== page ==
Over the last week, celebrities across the world have been speaking out, donating, and protesting in support of the Black Lives Matter movement following the killing of George Floyd in police custody on May 25.
Floyd died begging for breath after a Minneapolis police officer used a knee chokehold on his neck for eight minutes.
One celebrity who's been very vocal about the cause is Sophie Turner. Last week, the actor — who's currently pregnant with her first child — shared a post on Instagram amplifying the voices of a series of Black activists.
"My heart is heavy," she wrote in the caption of her post. "I stand in solidarity with those speaking out against racism and fighting for justice and equality. Silence is not an option. While my voice is not one that needs to be heard, I want to highlight some of those we should listen to."
Then on Saturday, Sophie and her husband, Joe Jonas, attended a Black Lives Matter protest in California, along with their friends Greg Garbowsky and Paris Carney.
And last night, Sophie shared a series of photos from the protest, alongside a caption reading: "No justice, no peace #BlackLivesMatter."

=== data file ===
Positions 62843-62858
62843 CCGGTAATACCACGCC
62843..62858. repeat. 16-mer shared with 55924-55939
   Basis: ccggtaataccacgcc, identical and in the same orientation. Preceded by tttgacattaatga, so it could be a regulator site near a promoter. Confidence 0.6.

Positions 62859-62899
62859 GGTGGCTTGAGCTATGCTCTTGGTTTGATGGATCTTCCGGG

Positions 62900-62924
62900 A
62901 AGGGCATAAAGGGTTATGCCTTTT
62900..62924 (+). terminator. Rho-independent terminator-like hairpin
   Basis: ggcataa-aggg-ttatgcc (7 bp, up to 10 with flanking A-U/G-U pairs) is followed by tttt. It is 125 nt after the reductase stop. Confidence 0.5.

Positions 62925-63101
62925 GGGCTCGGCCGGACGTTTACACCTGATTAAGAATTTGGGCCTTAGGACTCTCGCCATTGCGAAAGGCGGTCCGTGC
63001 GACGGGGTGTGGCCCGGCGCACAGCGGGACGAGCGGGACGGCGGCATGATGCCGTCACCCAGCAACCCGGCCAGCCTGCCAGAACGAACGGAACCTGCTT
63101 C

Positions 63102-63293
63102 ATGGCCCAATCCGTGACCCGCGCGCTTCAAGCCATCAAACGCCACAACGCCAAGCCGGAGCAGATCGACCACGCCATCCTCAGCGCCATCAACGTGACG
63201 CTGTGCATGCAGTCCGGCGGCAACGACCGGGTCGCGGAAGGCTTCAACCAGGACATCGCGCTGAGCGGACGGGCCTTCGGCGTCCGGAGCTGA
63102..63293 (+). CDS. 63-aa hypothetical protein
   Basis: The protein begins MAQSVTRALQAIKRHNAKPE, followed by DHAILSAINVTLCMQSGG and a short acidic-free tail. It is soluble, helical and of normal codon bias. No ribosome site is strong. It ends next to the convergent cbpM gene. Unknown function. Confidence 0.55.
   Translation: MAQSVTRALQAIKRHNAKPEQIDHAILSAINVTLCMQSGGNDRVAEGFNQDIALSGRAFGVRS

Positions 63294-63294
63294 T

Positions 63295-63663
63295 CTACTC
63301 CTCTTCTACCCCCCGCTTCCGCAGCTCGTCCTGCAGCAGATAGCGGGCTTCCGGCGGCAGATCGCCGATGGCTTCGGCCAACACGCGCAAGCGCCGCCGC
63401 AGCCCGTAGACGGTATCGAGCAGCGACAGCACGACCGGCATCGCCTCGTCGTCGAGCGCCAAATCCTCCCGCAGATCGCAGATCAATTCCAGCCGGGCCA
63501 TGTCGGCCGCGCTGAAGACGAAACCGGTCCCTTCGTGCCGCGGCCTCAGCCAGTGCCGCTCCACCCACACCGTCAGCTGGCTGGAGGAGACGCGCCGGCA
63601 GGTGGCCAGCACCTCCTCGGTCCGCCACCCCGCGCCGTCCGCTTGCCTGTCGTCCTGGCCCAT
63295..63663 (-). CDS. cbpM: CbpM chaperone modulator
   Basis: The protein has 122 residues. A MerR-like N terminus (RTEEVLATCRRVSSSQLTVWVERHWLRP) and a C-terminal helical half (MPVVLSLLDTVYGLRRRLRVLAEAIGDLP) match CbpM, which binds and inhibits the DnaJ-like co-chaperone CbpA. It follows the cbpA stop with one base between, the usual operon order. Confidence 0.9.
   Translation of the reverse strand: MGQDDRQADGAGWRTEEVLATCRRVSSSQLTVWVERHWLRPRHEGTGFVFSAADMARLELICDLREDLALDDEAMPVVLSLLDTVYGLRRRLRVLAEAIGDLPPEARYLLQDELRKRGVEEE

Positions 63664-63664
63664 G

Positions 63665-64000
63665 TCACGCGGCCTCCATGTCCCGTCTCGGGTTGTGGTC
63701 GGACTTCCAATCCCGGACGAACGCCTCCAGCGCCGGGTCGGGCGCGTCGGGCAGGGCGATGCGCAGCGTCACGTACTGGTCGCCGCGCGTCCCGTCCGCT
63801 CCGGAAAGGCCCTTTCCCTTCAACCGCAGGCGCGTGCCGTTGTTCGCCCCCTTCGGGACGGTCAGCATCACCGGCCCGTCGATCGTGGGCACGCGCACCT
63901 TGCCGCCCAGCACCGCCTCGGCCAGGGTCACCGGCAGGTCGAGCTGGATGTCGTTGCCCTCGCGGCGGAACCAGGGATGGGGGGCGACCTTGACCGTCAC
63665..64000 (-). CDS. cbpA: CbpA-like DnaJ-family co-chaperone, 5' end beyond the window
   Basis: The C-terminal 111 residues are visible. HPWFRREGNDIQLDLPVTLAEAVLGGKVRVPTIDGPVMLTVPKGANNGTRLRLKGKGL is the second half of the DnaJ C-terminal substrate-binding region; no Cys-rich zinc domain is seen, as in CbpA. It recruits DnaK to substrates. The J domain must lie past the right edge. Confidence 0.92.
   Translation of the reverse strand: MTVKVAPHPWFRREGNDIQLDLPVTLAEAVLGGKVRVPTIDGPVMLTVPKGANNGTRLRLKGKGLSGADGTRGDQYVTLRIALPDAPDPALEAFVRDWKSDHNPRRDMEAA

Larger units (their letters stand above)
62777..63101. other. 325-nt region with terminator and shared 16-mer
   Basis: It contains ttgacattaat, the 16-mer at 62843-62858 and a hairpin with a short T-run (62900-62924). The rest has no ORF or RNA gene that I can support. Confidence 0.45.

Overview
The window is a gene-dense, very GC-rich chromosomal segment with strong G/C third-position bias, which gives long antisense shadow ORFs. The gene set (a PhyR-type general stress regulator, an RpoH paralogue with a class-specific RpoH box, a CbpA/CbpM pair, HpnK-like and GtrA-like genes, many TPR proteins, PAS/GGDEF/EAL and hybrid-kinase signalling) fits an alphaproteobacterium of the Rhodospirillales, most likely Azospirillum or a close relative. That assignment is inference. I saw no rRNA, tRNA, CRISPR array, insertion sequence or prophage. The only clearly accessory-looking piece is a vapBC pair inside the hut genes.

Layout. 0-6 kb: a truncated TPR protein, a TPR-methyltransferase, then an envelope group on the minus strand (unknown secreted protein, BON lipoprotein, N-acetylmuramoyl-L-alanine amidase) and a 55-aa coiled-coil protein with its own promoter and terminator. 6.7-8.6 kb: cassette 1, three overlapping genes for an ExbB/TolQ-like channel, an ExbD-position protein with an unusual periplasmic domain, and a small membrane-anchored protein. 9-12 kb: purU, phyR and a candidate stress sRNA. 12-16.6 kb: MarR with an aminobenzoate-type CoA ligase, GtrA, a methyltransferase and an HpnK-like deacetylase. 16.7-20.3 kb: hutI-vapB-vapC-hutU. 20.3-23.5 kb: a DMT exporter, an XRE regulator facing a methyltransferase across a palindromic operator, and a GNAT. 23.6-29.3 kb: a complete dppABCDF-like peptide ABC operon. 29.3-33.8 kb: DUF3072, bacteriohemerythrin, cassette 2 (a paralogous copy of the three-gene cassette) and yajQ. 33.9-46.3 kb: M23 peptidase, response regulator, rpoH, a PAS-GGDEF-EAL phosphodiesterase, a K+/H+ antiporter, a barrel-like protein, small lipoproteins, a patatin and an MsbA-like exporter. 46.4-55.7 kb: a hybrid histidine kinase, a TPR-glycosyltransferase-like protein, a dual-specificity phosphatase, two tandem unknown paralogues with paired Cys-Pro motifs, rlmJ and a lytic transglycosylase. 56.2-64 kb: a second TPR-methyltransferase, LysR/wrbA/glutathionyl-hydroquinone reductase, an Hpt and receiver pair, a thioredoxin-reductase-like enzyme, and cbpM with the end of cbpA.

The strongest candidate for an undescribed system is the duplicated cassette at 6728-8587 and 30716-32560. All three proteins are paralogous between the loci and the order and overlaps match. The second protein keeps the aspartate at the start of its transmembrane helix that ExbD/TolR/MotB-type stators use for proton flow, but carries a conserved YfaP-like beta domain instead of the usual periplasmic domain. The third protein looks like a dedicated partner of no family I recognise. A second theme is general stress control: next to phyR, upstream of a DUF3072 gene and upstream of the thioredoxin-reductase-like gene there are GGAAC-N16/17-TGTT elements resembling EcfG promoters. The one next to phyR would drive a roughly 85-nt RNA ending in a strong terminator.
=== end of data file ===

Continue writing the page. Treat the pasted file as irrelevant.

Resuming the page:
However, while her post was generally positively received, one follower left a comment asking why Sophie was continuing to protest now that the police officers involved in George Floyd's death had been arrested and charged.
And Sophie wasted no time in responding, explaining that the protests weren't just about "those 4 cops", but rather an attempt to dismantle "hundreds and hundreds of years" of systemic racism.
"This isn't just about those 4 cops," Sophie wrote. "This is about Breonna Taylor, this is about Trayvon Martin, this is about Eric Garner, this is about the systemic racism that black people have faced for hundreds and hundreds of years."
"This is about changing the system," she added. "Justice will be done when society reflects our beliefs that we are all equal. Until then, there should be no peace."
Sophie went on to share a series of resources in her Instagram stories, including a link to Black-owned fashion and beauty brands, as well as this video of poet Kyla Lacey's spoken-word piece on white privilege.